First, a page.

The Courier News from Blytheville, Arkansas on January 22, 1941 · Page 4
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The Courier News from Blytheville, Arkansas · Page 4

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Blytheville, Arkansas
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Wednesday, January 22, 1941
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Page 4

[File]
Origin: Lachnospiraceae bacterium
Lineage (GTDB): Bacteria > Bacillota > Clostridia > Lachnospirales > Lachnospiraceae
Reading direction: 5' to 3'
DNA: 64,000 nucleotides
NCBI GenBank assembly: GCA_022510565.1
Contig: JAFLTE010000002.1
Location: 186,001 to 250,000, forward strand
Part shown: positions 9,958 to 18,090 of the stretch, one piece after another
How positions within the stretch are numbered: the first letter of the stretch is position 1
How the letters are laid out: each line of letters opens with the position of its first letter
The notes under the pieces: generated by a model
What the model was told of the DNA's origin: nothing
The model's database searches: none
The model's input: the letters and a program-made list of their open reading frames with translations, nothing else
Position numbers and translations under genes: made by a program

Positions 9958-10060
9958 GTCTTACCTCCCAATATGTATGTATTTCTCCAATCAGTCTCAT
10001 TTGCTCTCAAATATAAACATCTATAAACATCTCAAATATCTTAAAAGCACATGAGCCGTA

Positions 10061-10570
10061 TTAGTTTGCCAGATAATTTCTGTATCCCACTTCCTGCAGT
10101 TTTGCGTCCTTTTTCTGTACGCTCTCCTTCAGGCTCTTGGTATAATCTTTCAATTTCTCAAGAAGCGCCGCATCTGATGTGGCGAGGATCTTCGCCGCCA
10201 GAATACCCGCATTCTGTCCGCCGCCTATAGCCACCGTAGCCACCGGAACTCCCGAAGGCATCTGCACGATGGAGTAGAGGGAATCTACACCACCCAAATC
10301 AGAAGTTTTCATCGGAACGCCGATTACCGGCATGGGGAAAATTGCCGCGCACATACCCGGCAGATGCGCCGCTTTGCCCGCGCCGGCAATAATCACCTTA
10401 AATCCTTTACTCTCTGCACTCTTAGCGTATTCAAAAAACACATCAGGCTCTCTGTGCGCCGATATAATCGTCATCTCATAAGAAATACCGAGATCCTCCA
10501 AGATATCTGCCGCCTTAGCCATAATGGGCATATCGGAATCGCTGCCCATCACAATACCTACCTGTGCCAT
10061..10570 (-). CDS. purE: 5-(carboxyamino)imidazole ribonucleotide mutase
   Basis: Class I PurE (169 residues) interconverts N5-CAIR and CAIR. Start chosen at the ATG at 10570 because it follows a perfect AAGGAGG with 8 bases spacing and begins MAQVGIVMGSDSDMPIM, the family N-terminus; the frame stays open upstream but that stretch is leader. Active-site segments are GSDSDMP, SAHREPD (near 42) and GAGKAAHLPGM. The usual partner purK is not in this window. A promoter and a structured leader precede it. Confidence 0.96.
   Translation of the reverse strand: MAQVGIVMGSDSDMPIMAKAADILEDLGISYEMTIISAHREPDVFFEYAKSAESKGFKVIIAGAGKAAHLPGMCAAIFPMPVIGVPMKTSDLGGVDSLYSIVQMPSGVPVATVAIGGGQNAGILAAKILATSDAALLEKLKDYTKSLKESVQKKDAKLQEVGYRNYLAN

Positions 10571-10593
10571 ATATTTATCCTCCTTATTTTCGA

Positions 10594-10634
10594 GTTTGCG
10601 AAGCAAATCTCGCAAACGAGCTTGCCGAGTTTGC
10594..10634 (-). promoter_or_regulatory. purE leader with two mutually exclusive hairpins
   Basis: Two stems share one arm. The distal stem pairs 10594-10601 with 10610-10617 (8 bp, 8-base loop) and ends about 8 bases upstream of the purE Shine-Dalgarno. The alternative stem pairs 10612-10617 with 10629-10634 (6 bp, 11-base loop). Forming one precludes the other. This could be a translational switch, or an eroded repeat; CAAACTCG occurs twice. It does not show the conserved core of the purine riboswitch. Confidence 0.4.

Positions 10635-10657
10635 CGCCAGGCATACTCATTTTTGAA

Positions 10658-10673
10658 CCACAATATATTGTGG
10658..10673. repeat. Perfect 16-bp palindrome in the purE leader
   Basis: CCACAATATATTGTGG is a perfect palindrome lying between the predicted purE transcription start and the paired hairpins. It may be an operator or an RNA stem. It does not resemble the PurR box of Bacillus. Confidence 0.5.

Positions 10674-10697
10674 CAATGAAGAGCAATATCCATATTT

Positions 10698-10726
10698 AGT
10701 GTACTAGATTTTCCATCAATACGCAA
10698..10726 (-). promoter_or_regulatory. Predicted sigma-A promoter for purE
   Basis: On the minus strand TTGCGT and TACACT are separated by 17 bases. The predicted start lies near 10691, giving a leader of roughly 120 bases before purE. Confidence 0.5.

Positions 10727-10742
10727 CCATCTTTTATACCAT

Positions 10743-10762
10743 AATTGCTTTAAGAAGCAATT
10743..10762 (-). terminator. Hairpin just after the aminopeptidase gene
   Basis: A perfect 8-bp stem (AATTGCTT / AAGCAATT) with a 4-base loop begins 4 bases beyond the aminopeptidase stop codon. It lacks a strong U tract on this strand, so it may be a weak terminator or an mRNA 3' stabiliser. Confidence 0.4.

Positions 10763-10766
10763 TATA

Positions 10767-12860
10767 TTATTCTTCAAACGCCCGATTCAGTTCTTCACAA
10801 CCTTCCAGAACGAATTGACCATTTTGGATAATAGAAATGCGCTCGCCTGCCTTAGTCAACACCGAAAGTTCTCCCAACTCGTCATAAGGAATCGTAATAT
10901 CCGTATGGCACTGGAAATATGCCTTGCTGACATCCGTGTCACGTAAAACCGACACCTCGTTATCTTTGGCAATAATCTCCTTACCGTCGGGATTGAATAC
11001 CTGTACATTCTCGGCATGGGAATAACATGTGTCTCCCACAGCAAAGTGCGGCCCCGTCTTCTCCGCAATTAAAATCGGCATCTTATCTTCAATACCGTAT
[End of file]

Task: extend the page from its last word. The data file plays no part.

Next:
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FOUR BLYTHEVILLE (ARK;) COURIER NEWS WEDNESDAY, JANUARY 22, 1941 THE BLYTHEVILLE COUKI12R NEW8 THl COURIER NKW3 OO. ,- H. W. HAJWES, publisher SAMUEL F.' NORBIS, Editor • '. J.'THOMAS PHILLIPS, Advertising Manager ' . Sole National Advertising Representative* Wallace* Witnier ..Co., New York. Chicago. Detroit, Atlanta^ Memphis. - -Entered as second class matter at the post- office-at Blytheville, Arkansas, under act of Contress, October 9, 19H. Served by the United Pre» ___ SUBSCRIPTION RATES By carrier in the City of BlytheriUe, 15c P«* week, or 65c per month. By mail, within a radius of 50 milee, $3.00 P« year, $1.50 for six months, 75c for three months; by mail in postal zones two to six inclusive^ $6.50 per year; in zones seven and eight, liu-w per year, payable in advance. ' Selling Arkansas To The Tourist- The day has long gone when the automobile* of a tourist is the object of curiosity to natives of other sections. Nowadays, the native .is interested more in the tourist's purse and how much of its contents will be spent in the various communities in which " the motor -traveler might happen to : ,, pause. A small news item on an inside . page of the Arkansas Gazette yesterday contained some .very interesting •" information, , particularly to people m Blytheville and other towns located on major highways where a share ot ? the tourist business is enjoyed. We refer ~ to a report of M. C. Blackman, state .publicity director, who revealed that of the number of persons -who wrote to the state publicity commission for in; formation about Arkansas last summer, 37 per cent, visited the state. ; The report further reveals that 79 ' per cent of the remaining 63 per cent wno requested information but did not visit'Arkansas, said they will be here next summer and requested more literature. Each visitor "brought an average of 0.5 persons. They stayed 9.3 • clays, spending an estimated $5 to S10 >. per day, per car, according to figures "of the American Automobile Association. - ; . The high percentage of persons who responded to the state's advertising efforts 'is "\Yorth noting. Thirty seven per cent. That is pretty fair results, especially /when you consider the rather unpleasant fact that the average person living a few hundred miles away who has never visited Arkansas regards it as a remote wilderness inhabited by hillbillies and raxprback hogs. v. The results of this advertising 'campaign are such that we would like to t urge every person who comes in contact with a tourist (and there are many right here in Blytheville) to become, "advertising conscious." W.e can follow up tins preliminary Advertising by personal efforts toward making tourists who stop in this section i'cel that they have indeed come to a charming,state. Such an altitude on the part of the traveler is partially a state of mind. If he comes in contact with friendly, -hospitable people he is not 'likely to soon forget it. Good manners help any business and there are hundreds of ways in which \ve Arka»sans can put forth a little extra eflorl to sell tourists on Arkansas. TheU. S. War That Was NolA War Many people are disturbed , today by the fact that the present position of the United States in relation.to'the war in Europe is neither traditional neutrality nor war. It is described as ''non-belligerency," '"armed neutrality," "not-war" and other phrases, and we think of it as something utterly strange and without precedent. That is because we incline to think of today's situation in terms of the World War. If we would go back again a little farther in Amerk«ui history, we could recall that there was a 'period (1798-1800) when the United States did not know whether or not it was at war. War _*was never formally declared, but it had a lot of similarity to war when the new American frig*ate, Constellation, was savagely lighting -and capturing the French -ship' of-war LMnsurgente off the island of • Nevis in the West Indies. | Historians usually refer to this as I "The Quasi-War With France." .me Latin term means ''just about, but not quite" a war. it is interesting lo reflect that President Roosevelt is especially weil informed on this period of American history, and was instrumental a few years ago in having published an absorbing collection of papers relating To it. Here is how the United States once fought in what was almost like,* but never formally, a war: Relations with France had been unsatisfactory, and President Adams called borne American diplomats who had been pushed around and very badly treated in France. "I will never send another minister to France/' he said, "without assurances that he will be received, respected, and honored as the representative of a free, powerful and independent nation." French naval ships seized American vessels carrying supplies to England, which was at war with France. American indignation mounted, and a frantic preparedness campaign was launched. Three frigates and 30 smaller vessels were built, and ordered to protect American commerce, even "it' that implied lighting with French ships. An army was hastily improvised, and Washington was recalled from retirement to command it, in a little more than two years, 84 French ships were captured, mostly privateers, in sea fights to protect American commerce. Yet neither country formally declared war on'the other. In 1800 a treaty .accepted by both nations put an end to the controversy. Was it a war? Historians, have not yet decided. .Mas lYesideni Roosevelt's careful study ol'.lhjs period convinced -him that .There would be nothing new, nothing without precedent, in a decision (o project American ships sailing to,a belligerent country? It was (lone in 171)9. and done without formal war .resulting. Could it be done againV And is the possibility now revolving in th e mind of the President? SIDE GLANCES COPR.-W1 6V NEA SERVICE. INC. T. M. REG. U.S. PAT. OFF. 1! our civilii:aiicn i.s to be saved, the religious' faith of America's young manhood must be prc- fnTprl.-Ccninntt.ee on Anv.y and Navy ciiap- SERIAL STORY CONSCRIPTS WIFE BY BETTY WALLACE COPYRIGHT. NEA SERVICE. INC. 'For his birthday, let's get baby a good strong bank so we can't break inlo it." By William Ferguson IF AVERAGED -2.O /SAIL.ES PER: OALLON, VOU COULD /NAAKH YJ&S'i'EK DA.Y: jrfarthm lien to JJill jibout llie party, »uy« vile wa« IiovvJiuK- lit \YMiitw k«r to ooiue to cuuii>. 1'uui drivt'M b«r :uiil while tUvy have an enjoyable day, Murthu rc-Mllxe* tUut " three'* a crowd." * * * SUZANNE TIIEEATENS CHAPTER XV CHINKING over' that vaguely unsatisfactory visit, Martha Marshall decided that Irom now on she would lake the train to camp. She would engage a room in the little hotel in town every week-end, and spend Saturday nights and Sundays with Bill. j That would cost a great" deal. ! Wrinkling her brow over the ! problem, she came to the conclu- j sion that' the only way to swing it was to give up the apartment. "I don't need a whole three- room apartment to myself anyway. It's just a lot of cleaning, light bills, phone bills, and grief," She. would lind a room, live the way she had lived before she married'Bill. The only problem was Butch. She hated the thought of boarding him out in the country, yet that was the only solution. The night she drove him out to the farm, she felt like a traitor. Butch regarded her with solt, mournful eyes. For all her admonishing to "be a good dog," Butch howled dismally when the man put him in the back yard runway. He ^thrust his nose through the wire "fencing and continued to waiKas Martha walked to the car. pACKING the furniture for storage was a wrench, too. A burly packer arrived, and he stuck things expertly into barrels; put the mattress into an enormous carton; sheeted the so£a and chairs. He had no patience for the way she dawdled over the little things. The clock from Bill's jewelry store; the pictures he had selected; the lamp that had been a wedding present. Once she retired into a closet to cry. The man grunted. "Women!" The room she found, at the other end "of town, was close to Air Transport. The landlady was a comfortably stout matron who assured her there was "continuous hot water and a refined atmosphere." But she was puzzled by the fact that Mrs. Marshall wore a wedding ring and had no husband. to mean positively no visitors, fex-1 than before. Her heart missed a cept in the downstairs parlor. The I beat. It flashed through her mind parlor has a complete gallery of that she had lied to Bill about tho Mrs. Larkin's entire family, in- very country club dance which eluding her deceased husband. He most infuriated Suzanne, had handlebar mustaches." "Suzanne, you wouldn't do a "Cheerful," said Paul. "What- cheap trick like that 1 . You can't ever gave you this crazy notion?" do it! To go out of your way to "Train fare to camp, and hotel repeat false gossip—to upset Bill tariff for week-ends," she. an- * 01 ' no reason- swered. "On what Air Transport "For a very good reason," said pays me, it takes close figuring." Suzanne, coldly. She turned sud- "I see." I "Think it over, Martha. I mean it." Then she was walking CHE had been 'living in Mrs. rapidly away, her slim back very ^ Larkin's house nearly a week, straight. and had finally mastered the trick of sleeping between the lumps in the ancient 'bed, the day she met JN her room at Mrs. Larkin's, Martha threw herself on the Suzanne Decker as she walked bed and wondered bitterly how she could stop Suzanne from going home. Suzanne was exquisite, as al- to camp and pouring garbled gos- /ays. She wore a violet velvet sip into Bill's ears. It would be turban, and a slim coat with a such a sickening blow to Bill! He faint violet cast. There was a had never dreamed there was lovely cascading collar of blue anything between his wife and his fox, into which her chin was J best friend. buried against the wind. And there wasn't, Martha "Going to pass me by?" Martha thought, tossing restlessly. There greeted her. "It's been months wasn't a tiling—except that'Paul since I've seen you!" did love her. But his love was his Suzanne stopped, her eyes sud- own business. He kept it under denly guarded. "Hello." control, never once had he tried "That's a stunning outfit, Sue," to tell her, or kiss her, or in any. Martha said. "You make me feel way at all depart .from the self- like going straight home and assumed role of brotherly corn- dropping this thing I'm wearing panion. COPR. 1941 BY NEA SERVICE. INC. TV' JOW CAM A BASEBALL. .TEAM WIM A, C3/VAAE IN'WHICH IT DOES NO''Q tha. "He's in the Army," said Mar- I HUMAN BRAIN OKI REeCCRC? BEL.ONC3ED TO AN] right into the ash can." In her' tone, there was no indication that she remembered the painful scene between them, there in the old apartment. Eut Suzanne was remembering. Her eyes were still guarded, and she watched Martha narrowly as she said, "I played bridge with Madge Willis. She told me about the country club dance." Martha stiffened. "It was lovely. Why didn't you come?" "Because Paul didn't ask me," Suzanne said bluntly. "He had other fish to fry. Look here, you weren't fooling Madge any, or Mary Grace, either. They know what's been going on. ACter you told me you wouldn't sec Paul any more! You were so naive, so innocently surprised when I put it up to you . . . Oh, you just couldn't believe Paul was in love with yo.u, and you never encouraged him! But you're still .running around with himF 1 In sick dismay, Martha realized that the same, uncontrollable excitement was shaking Suzanne again. People were looking back, in the winter twilight. Suzanne rushed on, "There's one thing you forgot! I said someone might tell Bill. Suppose I drive up to camp myselt—you took Paul with you, I notice, when you She knew, lying there, that if any of this had come up while Bill was at home, he would have roared with laughter. He wouldn't have believed a word of it. But while he was away, while he scarcely ever saw her and had nothing but letters and brief visits to depend on, it was all too likely that any malicious word might sow the seed of suspicion. Night after night, he was confined to the camp. Knowing that Martha was free to do as she pleased — knowing that Paul saw her every day at the office . . . .C..; I "What can I to stop Su- Martha told. Paul in the office, "The refined atmosphere appears went—" The sidewalk under Martha's feet seemed suddenly less solid zanne? What can I do?" Suddenly she sat bolt upright. 'Paul could stop her! I'll tell Paul first thing in the morning!" She felt better, having reached Lhat decision. She was brushing her hair lor bed, the heavy load of dread somewhat lighter now, when someone banged on her door. "What is it?" "Mrs. Marshall?" That was her landlady's voice. "A telegram just came for -you." Martha threw the door open. Had something happened to Bill? Tho wire was not from Bill. It was from Eugene, her'brother-in- law. And it said, "HELEN IN HOSPITAL CRITICALLY -ILL. CAN YOU COME RIGHT AWAY?" (To Be Continued) 1 who is .safely ifrom his wife's j lived. The result, is you discover a j styles will approximate . those _ of point of view; in love. trreat deal you never knew about'ancient Mesopotamia, Imperial MAKING UKK THINK t.he influence of history on art. : Rome and the Romanesque period AN EVENING PERFECT Athens, for instance, during the: of Europe. Between 1934 and 1940, If he really wants his wife - to , last clays of Pericles, • was the most [most of the buildings constructed foci he is a bargain, a little a tt en - i democratic city in the world, cites Jin Germany and Italy evidence this lion when they are out together i-Professor Stite.s:. "Religious, po-j style." i in -public goes twice-as fjir as any j litical. and esthetic discussion; • thought fulness he might, show S reached a degree 'of freedom never when |Mey ;u'C alone. i before known and from this spirit If he wants to make her beam lot' free inquiry rose the great art 1 with pride, he should occasional-; ol the Periclean age." j-ly say scmctluns thai shows her j So much for the advaucemerit 1'riciid^ IIP ndmiros VUH! respects i of art under the democracies. Pro- Tl\c average American family spent $1236 last year .on retail pur- chases—uo part of it goin? gas masks. [or ANSWER: Runs scored as a result of errors and walk's arc classed as "unearned/ 1 but they count just the same. , NEXT: How to catch game poachers. Husbands: Those 'A.re Valuable Tips On Marital Diplomacy her pisrrni.s. or sonic other member of her family who is clo.se to her. | Tf iic \vrrnts her In think an eve- i ning is perfect, hr should I el I hci' jut inas(. on re tfu>t she is (lie prct- ;.t.iRsi, woman in tJu- crowd. • TO WAR US FttWtfK IIAW'-WAV 1 -UNHAPPY WIVttS i Jf lie dor;>n'{ vvaiu her to po into in sulk because hr lias paid wttrn- fesso: Stitc.s traces it under all fcrrns. through all age.s. from the crudest- figure of Uic hirntmg age The fuinre i.s much too short to spend worrying about the past. . J ,: t -j< r flrmers -sny low-flying planes down to the aru of the 20th cen- i have caused California hens to lay tury, some of which, ironically, .seems just, as crude. There are ROU pages, more than 1000 illustrations in lhii> .book—piiilil in frill color including "The Ma'donna of Chancellor Rcllin." attributed to Jan ', or .Hubert, Van Eyck. .Ho'2. and bv Rcni- lower ogg.s. A .stand-up -strike. s urn obstinate little v.'on'U work i.mle.ss you do. » <r •• riCiOs Jinny of doctors avy ^ a war we're nil in f:.ivor :iur ; ! flu! you goint; so do y'll c!;v ISV KUTH Every inan should knew that; . If he -doesn't 'want a jeulsus j If he wants to keep his wife con-;-wife he should never even hint j tented with being a homemaker he 1 that any woman who works in his j should tdl hci\ often how remark- office or that lie seas rUiriii!,' bnsi-; ably well she handles a difficult' nc:-s .hours is "darned aUrt' job, instead of sayini; innocently in the morning av ho uulps hr.-, Ja.st. swallow of coffer. "What arc i l:nowl'-'clj:e of !he con Get thin and -when .lie does praise (hr. at- j C ; Q >f another woman to t.iou "to a eood looking girl at a, "Supper at Emnmu.s party, he should brai her IrO (hr. < brandt. 1648. ' ofTcr.sivp hy racing her irood-nai-1 Professor Stitcs. incidentally, saes? There i.s a U»rycr ih:ui ureclly -about the man who has | lit.Ue hope for art under the die-: supply oT both apples and .pc^r.s been jiivint; l^er n rush all eve- talors. "If the world as a whole j this winter for the people of the nmg. I accepts the type of government | United State."—plenty for forc.ikTivif.. If he wants her to .shine social- represented by the Third Reich in 1 limcb. dinner, or for a bctween- h. he should never question her; Genxiany." he warns, "the esthetic ;ne-d oiek up. to : — liis wife he should pick on some- OUT OUR WA By ,1. K. Williams ()(j|» HOARDING .MOUSK with Major lioop!« SAV, WHV DO VOU TALK LIKE THAT TO A POOR. DOG ? CAM'T SEE HOW BAD IT HURTS H\S FEEUN'S? WHV DO VOU DO THAT? TO SHOW VOU HOW t FEEL- WHEN I GIT IT/ HE CAM SHOW VOU BETTER. 1 N ME HOW I ^- REMINDS WE OF A j LET U5 TRV THAT O\fl=R ^TWH WkVES" ONC^ WORE, AND 5TRNE TO) 1ST; C EMOUGH IMG WITH A COUPLE IT 6.O KEAUSTIC THP^T \NB CAN PEEL THE BOAT 8066INJ6 AMD OAR9 9PLASU1NJ6 1N5.TWE WATER/ W.S OUT ISO MUSIC \fAu^^- ttv ^ x fev^ ; ^^S^ wY;f\ovv^(H*r. A,AW^K \-\CCPlH UOT 5KOI6= • II hr- Wii.nts her to enjoy his | companionship hr shouldn't make: it. pin HI tlv.'l hr is poing just U> ]>lr-a^.e 1-ic.r. If all men knew just !his much atout women ti'.r.r wouldn't, be so many half-wny imhappy wivc.s. HOLD EVERYTHING By Clyd* Lewis HIGHLIGHTS FROM LATEST BOOKS Tlic W< s ri of Art M] in Book as Subject '"• •---•!'!-!• M>" r "-<:\ {h?t Prof. Ii:\ymoncl S. Stitcs <Antioch Col- '.^uc. Chio 1 iias ..'ODU at his task i^ijicc IP 1?. :ind yor br.r.i^. 'o sr-rvr .'Ojnrihir.i; of the achievement thai is Ills bulKy. beautiful book? "Thr Art. 1 ^ pnd Man" i\Vhiit!c:-:ey Hcn.se: CT.nO). Tlif indnfa! iyable trnchrr n) rstiiri '..'-> tiys bc?ii f imaged five ycavs in the acluaJ w.ir.ing aione. But hr should br amply re^a?'^ed, (iespitp the fact his book came 1 out a bit. Loo late to catch its full share of year-end plaudits. The libraries arc going to pt't this down as one of (he most exhaustive histories of art. mid the reader who ha, 1 - any interest, in the arts at all KS going to find it, invaluable. It is invaluable because it ties 11 ic 'pi'cal paiutcvs. the uvcat sculp- tore and'. architccUs of the world to the particular age in which they "Hey, cul the gab fesI—there's a draf t in here!"